A beautiful roof for noble heads
Noble handles, perfect design: Rainer Gramke supplies simple umbrellas for heads of state as well as extravagant items. WAZ picture: Marco Stepniak
It does not rain so much here that 20 million umbrellas would have to be thrown away every year. But they are worth nothing. Rainer Gramke is one of the last people to design, produce and sell umbrellas for 100, 200, even 500 euros - which, by the way, is a pretty good reminder not to forget them in the restaurant.
In Westminster Abbey in London, a commemorative plaque reminds us that Jonas Hanway (1712 to 1786) was a good man. He stood up for foundlings and for whores, but it does not say that mankind owes him the leap to a higher level of civilization.
Hanway, of course a perturbed Englishman, recognized that an umbrella not only protects you from the sun, but also from rain, and through minor modifications - you just have to think of it - made him the indispensable companion of the English gentleman. By the way, the origin of the umbrella from sun protection can still be recognized in the English word "umbrella" ("small shadow", from the Latin "umbra", "shade").
In the 200 years following Hanway, the portable umbrella as a parasol was practically lost in Europe, but in its subspecies as an umbrella it took the way of almost every product: once a sign of domination, prosperity and greatness, it became easier and easier to handle, cheaper and cheaper and more and more commonplace; today the common department store umbrella is Chinese. "Nowadays umbrellas are mass-produced goods, giveaways, disposable items; at Rossmann you can get them for 2 Euro 50," says Gramke. At Gramke's they can also cost twenty, fifty, a hundred times as much.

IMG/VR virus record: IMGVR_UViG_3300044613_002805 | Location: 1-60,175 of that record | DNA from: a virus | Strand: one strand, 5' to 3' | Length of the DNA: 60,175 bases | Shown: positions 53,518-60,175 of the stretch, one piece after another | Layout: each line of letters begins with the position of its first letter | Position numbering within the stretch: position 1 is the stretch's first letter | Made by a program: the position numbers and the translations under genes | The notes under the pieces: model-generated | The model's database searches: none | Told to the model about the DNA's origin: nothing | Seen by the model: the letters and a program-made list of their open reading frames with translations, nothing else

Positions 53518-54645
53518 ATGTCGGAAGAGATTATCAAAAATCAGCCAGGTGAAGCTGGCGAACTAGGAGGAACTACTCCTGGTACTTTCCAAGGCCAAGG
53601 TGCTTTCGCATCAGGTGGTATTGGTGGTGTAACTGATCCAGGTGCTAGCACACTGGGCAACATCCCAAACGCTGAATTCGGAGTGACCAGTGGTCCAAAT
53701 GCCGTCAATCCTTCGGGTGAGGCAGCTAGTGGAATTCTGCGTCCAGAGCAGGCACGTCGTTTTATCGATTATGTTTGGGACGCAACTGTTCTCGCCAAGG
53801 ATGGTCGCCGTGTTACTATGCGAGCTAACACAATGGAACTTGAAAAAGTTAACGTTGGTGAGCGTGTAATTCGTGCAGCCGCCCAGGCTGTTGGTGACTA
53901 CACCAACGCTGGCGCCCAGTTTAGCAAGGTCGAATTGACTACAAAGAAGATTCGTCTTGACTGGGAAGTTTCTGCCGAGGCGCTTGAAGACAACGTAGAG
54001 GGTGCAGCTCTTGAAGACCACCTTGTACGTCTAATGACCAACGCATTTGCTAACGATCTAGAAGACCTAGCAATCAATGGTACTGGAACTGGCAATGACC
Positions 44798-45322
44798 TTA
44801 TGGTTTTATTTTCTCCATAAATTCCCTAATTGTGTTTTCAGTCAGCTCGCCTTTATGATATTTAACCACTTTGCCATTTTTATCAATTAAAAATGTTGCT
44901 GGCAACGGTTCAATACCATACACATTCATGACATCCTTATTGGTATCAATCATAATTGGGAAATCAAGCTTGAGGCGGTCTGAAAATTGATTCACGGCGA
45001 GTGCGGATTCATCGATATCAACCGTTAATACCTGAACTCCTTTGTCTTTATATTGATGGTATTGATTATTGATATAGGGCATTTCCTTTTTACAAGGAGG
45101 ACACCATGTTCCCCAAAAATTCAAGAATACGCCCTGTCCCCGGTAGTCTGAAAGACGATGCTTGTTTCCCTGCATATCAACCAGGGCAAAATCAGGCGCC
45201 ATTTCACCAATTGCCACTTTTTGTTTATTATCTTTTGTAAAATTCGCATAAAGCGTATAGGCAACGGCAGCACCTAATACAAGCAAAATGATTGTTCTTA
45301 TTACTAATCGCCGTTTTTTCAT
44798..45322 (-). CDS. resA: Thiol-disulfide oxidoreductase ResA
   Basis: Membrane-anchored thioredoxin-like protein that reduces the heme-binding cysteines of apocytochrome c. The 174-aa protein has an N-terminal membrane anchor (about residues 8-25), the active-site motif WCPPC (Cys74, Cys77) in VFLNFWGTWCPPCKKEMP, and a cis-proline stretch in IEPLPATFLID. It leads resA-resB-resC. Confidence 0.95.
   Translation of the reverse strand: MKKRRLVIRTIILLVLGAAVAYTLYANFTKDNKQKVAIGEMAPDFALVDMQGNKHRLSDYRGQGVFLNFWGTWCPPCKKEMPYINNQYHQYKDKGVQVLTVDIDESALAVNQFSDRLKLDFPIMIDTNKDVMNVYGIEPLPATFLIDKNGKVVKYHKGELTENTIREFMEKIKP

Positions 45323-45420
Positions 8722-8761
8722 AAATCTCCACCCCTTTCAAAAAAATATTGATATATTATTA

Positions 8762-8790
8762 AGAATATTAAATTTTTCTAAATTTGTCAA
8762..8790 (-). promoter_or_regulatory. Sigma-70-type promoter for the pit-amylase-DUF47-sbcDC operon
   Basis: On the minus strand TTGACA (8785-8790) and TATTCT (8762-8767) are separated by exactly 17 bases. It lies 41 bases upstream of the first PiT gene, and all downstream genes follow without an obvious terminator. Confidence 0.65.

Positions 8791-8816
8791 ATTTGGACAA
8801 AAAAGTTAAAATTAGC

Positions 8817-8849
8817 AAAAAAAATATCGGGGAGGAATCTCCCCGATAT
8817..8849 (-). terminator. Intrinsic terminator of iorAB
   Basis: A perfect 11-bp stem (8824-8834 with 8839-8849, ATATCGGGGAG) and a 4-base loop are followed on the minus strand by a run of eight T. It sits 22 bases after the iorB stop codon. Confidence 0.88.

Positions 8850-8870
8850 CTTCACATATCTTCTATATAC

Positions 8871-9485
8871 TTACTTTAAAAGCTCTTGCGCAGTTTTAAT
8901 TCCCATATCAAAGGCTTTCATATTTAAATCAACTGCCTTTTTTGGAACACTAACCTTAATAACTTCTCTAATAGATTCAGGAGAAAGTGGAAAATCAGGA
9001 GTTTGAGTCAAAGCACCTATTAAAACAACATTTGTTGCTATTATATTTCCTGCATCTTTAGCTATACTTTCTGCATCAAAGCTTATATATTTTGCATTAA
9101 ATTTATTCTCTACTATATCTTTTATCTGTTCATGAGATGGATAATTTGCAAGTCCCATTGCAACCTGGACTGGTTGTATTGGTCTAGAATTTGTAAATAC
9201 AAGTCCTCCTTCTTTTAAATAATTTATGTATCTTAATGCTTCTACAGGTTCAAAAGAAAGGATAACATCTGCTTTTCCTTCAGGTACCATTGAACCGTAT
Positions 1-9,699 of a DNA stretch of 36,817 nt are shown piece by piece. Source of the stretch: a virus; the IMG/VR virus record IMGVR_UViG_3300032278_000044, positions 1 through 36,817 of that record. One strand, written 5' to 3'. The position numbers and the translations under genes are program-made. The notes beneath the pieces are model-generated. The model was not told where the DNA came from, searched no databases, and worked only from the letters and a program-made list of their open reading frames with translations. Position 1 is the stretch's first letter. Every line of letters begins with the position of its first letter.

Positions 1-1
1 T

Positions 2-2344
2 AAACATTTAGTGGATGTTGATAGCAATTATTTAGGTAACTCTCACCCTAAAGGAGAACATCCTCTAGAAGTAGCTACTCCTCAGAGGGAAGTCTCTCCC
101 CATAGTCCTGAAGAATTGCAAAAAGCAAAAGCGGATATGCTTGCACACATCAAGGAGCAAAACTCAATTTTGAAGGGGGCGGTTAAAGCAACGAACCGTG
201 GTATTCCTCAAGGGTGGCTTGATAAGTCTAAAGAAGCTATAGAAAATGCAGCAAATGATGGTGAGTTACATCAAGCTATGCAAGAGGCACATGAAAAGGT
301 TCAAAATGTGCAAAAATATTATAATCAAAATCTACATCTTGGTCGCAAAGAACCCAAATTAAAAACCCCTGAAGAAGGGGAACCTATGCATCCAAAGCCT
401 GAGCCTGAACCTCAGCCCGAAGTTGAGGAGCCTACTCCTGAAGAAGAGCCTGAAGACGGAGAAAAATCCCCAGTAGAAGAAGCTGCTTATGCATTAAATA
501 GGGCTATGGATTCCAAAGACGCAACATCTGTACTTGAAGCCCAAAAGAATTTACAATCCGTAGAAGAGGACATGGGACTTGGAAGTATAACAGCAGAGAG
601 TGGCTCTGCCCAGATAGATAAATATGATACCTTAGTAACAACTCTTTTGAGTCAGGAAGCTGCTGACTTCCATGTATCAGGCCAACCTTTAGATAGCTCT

In 1980, the Bremen native from Hamburg took over the specialist shop "Schirm Oertel" with his wife Dorrit Gramke, which at that time could already look back on 90 years of company history. He deals with designer umbrellas from all over the world and also brings his own collections ("Oertel handmade") onto the market, which a small factory in Milan builds for him. These may include handles made of Canadian maple, pearl bamboo or malacca cane; the canes may be a continuous piece, as if grown, heated and bound for months until they bend; pocket watch or pillbox, compass or clock may be integrated; the fabrics are usually Teflon-coated tie fabrics. In extreme cases pure silk. 500 Euro. And the buttons mother-of-pearl. But then hand-sewn.
Not only does it all look pretty good, it also lasts a long time and is almost never forgotten: "Fear of loss has an enormously stimulating effect on memory performance," says Gramke. Of course, no one buys such an umbrella that looks for the cheapest sale. The 65-year-old's shop is located in Sögestraße, Bremen's first address, Bremen's most expensive location. His clientele includes Bremen's oldest families, for whom Oertel is a must; the Hamburg Senate, the Office of the Federal President and various ministries also buy here: Many state guests of the Federal Republic have already been supplied from Bremen.
This is good for the reputation, but does not bring in much revenue; no, Gramkes rescue ("Bremen is too small for a business like this") was the internet. Since he has been present there in German and English, he has been trading worldwide; two days after he put the English site online, the first order came in. An order from Taiwan, for an umbrella of 181 Euro. "From Taiwan, the customer would get an umbrella for 70 cents," says Gramke. But not one of those . . . Rolls-Royce from Schirm Oertel.
Apart from the materials, apart from all the handwork and the price-driving designer names; apart from all that, there is also a simple design feature that distinguishes good umbrellas from average ones. "Good umbrellas have a round roof, the mass-produced goods are cut flat," says Gramke, "you can hold a good umbrella right above your head. With a cheap umbrella you don't see anyone. You always follow the umbrella." Preferably to the trash.
A beautiful roof for noble heads